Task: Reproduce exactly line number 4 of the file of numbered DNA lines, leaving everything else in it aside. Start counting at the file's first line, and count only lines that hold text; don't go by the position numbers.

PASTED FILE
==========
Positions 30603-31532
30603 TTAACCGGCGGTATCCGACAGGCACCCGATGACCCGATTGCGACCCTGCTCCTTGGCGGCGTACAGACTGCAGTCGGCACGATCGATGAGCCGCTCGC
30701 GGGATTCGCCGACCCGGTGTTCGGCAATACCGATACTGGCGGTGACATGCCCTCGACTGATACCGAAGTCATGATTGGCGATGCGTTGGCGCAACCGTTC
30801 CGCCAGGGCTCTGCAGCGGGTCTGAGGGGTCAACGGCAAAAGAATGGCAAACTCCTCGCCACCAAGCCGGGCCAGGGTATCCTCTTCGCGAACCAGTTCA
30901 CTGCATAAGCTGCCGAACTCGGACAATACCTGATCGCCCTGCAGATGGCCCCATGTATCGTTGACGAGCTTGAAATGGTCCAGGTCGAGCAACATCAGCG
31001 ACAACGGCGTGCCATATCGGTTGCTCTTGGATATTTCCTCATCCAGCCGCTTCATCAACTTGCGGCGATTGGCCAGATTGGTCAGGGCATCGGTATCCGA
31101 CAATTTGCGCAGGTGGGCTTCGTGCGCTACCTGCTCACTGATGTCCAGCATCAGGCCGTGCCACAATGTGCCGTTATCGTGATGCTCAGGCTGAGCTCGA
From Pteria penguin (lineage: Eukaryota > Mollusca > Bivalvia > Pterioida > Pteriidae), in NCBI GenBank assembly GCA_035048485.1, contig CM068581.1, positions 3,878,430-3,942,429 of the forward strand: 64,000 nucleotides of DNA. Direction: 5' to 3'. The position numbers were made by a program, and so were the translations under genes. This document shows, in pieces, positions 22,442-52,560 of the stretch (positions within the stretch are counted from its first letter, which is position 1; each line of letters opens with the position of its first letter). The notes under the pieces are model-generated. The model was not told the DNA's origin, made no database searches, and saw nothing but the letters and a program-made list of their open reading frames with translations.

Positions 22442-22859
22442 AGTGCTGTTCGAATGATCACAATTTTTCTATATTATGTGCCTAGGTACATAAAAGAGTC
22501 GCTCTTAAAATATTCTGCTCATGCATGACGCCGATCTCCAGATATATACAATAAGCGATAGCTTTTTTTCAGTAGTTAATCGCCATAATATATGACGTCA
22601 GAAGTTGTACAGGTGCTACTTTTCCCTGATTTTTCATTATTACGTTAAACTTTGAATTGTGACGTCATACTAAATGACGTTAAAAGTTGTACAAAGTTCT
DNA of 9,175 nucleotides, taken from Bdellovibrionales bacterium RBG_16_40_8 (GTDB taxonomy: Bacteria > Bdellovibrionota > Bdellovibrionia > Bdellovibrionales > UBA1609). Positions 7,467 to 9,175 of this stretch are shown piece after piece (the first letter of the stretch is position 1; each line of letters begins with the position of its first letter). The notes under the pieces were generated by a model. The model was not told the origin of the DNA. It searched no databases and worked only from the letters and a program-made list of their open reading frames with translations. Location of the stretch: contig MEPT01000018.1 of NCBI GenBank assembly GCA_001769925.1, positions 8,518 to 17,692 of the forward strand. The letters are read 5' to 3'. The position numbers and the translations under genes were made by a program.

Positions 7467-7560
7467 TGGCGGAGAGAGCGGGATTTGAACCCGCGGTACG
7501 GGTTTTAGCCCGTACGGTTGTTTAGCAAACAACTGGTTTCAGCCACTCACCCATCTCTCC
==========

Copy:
30801 CGCCAGGGCTCTGCAGCGGGTCTGAGGGGTCAACGGCAAAAGAATGGCAAACTCCTCGCCACCAAGCCGGGCCAGGGTATCCTCTTCGCGAACCAGTTCA